on Friday, 28 February 2014. Posted in maths, science & technology

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A phone is a phone is a phone. The smartphone industry forms a significant base of social and economic activity in Africa. According to a November 2013 report by McKinsey on telecommunications and internet access in Africa, there are 67 million smartphones in use across the continent. One of the main complaints raised by smartphone users is that of the battery-life of the devices. The longevity is typically cited as an issue of concern, more so on a continent where access to regular electricity is not always consistent. In comes Dr Thabo Lehlokoe, founder of Seemahale Telecoms, a local telecommunications equipment manufacturer.

Seemahala is about to launch the first South African manufactured smartphones and tablets. The devices are set to compete with the likes of Samsung and Nokia. However, according to Seemahala the devices will be tailored to African needs. Lehlokoe stated that ‘longevity of the batters is very important, given [the] target market. It’s not people who have access to power all the time.’ Seemahala built the devices cognisant that there need to be certain features appropriate for a continent where a relative lack of home computers or fixed-line telephones means that most people interact with the internet from their phones, and charging their devices may present difficulties. With a billion-strong population that is growing rapidly, incomes that are rising, the potential for this market to grow is significant. In the words of Lehlokoe, ‘it just didn’t seem right that there are hundreds of millions of phones in Africa, none of which are actually manufactured here. Not because of anything other than the fact that everybody tended to think that it is cheaper to do these things in China.’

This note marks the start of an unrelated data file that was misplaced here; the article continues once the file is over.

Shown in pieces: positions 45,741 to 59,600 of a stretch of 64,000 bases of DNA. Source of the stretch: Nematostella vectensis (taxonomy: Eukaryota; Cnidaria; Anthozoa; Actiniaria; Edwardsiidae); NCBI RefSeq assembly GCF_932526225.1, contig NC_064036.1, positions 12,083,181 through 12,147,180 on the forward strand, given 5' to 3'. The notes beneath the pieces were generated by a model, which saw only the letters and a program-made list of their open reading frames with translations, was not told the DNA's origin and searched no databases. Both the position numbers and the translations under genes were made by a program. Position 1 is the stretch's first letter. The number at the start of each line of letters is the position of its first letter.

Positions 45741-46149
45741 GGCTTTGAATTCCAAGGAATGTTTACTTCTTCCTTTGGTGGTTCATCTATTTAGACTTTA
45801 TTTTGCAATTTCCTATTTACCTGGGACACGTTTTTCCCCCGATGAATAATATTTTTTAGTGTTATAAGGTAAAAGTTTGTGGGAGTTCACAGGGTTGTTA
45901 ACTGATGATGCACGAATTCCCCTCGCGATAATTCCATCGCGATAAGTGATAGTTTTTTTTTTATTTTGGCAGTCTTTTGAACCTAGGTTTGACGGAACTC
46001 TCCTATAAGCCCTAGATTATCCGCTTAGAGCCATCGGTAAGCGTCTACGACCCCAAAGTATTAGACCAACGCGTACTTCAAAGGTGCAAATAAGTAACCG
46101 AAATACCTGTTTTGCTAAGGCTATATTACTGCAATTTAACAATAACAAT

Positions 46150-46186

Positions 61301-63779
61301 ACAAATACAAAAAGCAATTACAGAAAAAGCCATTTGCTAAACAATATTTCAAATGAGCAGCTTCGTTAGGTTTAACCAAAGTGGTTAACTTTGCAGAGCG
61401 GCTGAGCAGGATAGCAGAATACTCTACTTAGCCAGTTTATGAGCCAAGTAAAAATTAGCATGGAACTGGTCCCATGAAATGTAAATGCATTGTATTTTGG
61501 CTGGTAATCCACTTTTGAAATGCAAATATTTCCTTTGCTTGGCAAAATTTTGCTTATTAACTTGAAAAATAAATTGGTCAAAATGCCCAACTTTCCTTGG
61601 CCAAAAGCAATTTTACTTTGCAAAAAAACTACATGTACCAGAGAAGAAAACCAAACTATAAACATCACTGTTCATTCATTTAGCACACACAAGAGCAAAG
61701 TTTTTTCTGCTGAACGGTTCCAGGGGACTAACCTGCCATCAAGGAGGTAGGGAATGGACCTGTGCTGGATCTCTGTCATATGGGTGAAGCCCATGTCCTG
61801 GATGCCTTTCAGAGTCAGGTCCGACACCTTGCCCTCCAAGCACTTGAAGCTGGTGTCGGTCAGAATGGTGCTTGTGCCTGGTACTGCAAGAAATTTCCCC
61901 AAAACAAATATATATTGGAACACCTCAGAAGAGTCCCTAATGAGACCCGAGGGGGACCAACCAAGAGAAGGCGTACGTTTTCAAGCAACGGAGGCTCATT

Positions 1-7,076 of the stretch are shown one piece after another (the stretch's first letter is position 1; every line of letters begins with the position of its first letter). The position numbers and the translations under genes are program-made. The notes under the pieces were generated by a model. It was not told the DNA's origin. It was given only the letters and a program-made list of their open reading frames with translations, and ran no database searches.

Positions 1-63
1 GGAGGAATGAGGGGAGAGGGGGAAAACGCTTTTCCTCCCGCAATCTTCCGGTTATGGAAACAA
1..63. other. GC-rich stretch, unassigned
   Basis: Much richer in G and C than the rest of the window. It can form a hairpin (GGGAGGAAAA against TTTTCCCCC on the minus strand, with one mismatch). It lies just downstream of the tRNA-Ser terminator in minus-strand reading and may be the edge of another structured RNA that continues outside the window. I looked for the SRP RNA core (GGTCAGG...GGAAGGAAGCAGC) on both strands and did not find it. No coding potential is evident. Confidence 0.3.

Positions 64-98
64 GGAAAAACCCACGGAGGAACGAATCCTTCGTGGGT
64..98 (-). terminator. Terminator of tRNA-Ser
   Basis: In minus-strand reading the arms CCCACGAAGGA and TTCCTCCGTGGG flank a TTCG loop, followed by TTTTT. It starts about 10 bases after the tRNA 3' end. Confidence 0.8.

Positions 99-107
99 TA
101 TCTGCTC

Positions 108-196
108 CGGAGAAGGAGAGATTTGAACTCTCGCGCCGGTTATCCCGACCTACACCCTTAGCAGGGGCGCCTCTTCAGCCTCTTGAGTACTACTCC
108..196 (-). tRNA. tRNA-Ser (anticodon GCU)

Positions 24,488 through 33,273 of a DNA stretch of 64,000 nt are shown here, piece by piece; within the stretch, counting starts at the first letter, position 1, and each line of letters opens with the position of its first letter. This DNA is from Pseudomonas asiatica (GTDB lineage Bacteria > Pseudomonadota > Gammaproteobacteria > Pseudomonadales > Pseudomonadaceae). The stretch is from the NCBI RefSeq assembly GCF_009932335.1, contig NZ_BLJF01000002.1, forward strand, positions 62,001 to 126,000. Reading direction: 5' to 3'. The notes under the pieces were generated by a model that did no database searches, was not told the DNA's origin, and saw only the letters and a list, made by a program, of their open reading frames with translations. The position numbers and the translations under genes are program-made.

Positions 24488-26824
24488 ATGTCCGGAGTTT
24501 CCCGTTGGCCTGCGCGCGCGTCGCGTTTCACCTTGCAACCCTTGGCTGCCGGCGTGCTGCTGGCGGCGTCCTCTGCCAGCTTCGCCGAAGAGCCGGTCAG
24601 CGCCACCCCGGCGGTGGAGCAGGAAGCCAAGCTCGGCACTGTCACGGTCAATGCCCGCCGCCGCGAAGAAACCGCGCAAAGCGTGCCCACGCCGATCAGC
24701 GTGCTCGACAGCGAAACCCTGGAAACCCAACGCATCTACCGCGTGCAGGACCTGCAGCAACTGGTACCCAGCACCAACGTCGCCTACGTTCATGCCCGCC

On the technicality of the phone, it will look similar to the Samsung Galaxy S4 and will run on Google’s Android operating system. The smartphone will retail around R2500, not far off the range of a Sony Xperia Go, which with a similarly rated processor retails around R2899. The locally manufactured phone will have a 5-inch touchscreen and most importantly, 2 250mAh battery, which translates into a day’s worth of talk time. The devices, comprising two smartphones models and two tablets, are built at a factory in Boksburg. The company imports printed circuit boards from Taiwan and China. However, placement of all the components, the housing assembly, the manufacture of cables and accessories, and the printing of manuals will and packaging is done in South Africa. Seemahale is looking to have the capacity to produce 150 000 smartphones or the 10.1-inch tablets it intends to produce, retailing for R3 500 a month. They further hope to have their first products go on sale within months. Recognising that the smartphones will cost substantially less than high-end devices, Lehlokoe affirmed that they are not ‘skimping on the specs’. There is abig gap in the market between ultra low-cost handsets and high-end smartphone models, he said, but consumers want a decent phone with decent specs but at a competitive price.

Seemahale is currently going through two processes. The first is having its devices undergoing regulatory tests, as per legal requirements. The second is that it has already engaged with one of the South African operators to test their phones on their network. The phones are designed in such a way that they can be rebranded by the operators with their own respective logos. This means that no particular operator is excluded from acquiring the devices. The company is hoping that being one of the few black-owned entities to operate in this space will help to gain them a foot into the market share. They also hope to enter into the continental African market with their products. As Lehlokoe said, ‘we want Africans to be proud that they can do this themselves, and not just be consumers of everyone else’s solutions.’

At the 2014 Mobile World Congress in Barcelona, Ericsson chief executive officer Hans Vestberg said that if the average price of smartphones came down by about R110 ($10), 100 million more people could have access to the devices. Research conducted by Ericsson ConsumerLab found that smartphones as cheap as R600 ($50) could help bridge the digital divide in Africa. This goes to show that the work by Seemahale is significant on a number of levels. It will provide home-grown solutions to technological problems, provide opportunities for employment, drive innovation, and most importantly, provide evidence that Africans can do it for themselves, and do it well.

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